Ending Perpetual Debts

50 Pages Posted: 14 Mar 2019

See all articles by Dalié Jiménez

Dalié Jiménez

University of California, Irvine School of Law; Harvard Law School - Center on the Legal Profession

Date Written: 2018


Consumer debts in the United States can effectively live (and grow) forever: most statutes of limitations do not extinguish them; they can morph into relatives’ obligations after the debtor’s death; and they sometimes rise from the grave even after they have been paid. All the while, interest and fees accrue. There is one sure way to extinguish most debts, however, and that is by filing bankruptcy. This Article explores the practical, philosophical, and economic effects of the current system. It proposes a form of “automatic bankruptcy” for consumer debts: a federal discharge that, by operation of law, would extinguish debts (roughly) seven years after a default, or seven years after a judgment. The Article explores additional features of this proposal including ones designed to ensure it is self-executing, and others that mirror features of the Fair Credit Reporting Act and the discharge provisions of the Bankruptcy Code.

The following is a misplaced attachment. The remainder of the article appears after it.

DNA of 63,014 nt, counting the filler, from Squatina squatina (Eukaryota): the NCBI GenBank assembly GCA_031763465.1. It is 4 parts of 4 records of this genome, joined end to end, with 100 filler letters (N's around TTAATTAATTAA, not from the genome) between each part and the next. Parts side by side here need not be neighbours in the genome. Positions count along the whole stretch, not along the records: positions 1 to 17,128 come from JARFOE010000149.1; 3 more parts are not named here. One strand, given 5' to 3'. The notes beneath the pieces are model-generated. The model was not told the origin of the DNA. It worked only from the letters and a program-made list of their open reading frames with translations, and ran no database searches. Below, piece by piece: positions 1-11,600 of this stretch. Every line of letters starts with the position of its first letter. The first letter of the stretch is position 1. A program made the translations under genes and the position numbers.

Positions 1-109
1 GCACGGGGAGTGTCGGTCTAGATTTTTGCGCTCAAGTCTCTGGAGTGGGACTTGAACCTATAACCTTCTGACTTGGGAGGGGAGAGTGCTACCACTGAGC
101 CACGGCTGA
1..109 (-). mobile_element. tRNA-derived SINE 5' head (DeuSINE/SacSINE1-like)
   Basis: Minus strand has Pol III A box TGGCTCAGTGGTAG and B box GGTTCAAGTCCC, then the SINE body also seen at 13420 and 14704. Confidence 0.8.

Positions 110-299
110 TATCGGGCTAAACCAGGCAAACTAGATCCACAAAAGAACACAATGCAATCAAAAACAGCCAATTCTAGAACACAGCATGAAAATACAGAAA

Keywords: bankruptcy, debt relief, debt collection, statutes of limitation, bankruptcy discharge, dischargeability

JEL Classification: K35, k12

Suggested Citation

Jiménez, Dalié, Ending Perpetual Debts (2018). Houston Law Review, Vol. 55, No. 3, 2018, Available at SSRN: https://ssrn.com/abstract=2995154

Dalié Jiménez (Contact Author)

University of California, Irvine School of Law ( email )

401 E. Peltason Dr.
Ste. 1000
Irvine, CA 92697-1000
United States

HOME PAGE: http://www.law.uci.edu/faculty/full-time/jimenez/

Harvard Law School - Center on the Legal Profession ( email )

1585 Massachusetts Avenue
Wasserstein Hall, Suite 5018
Cambridge, MA 02138
United States

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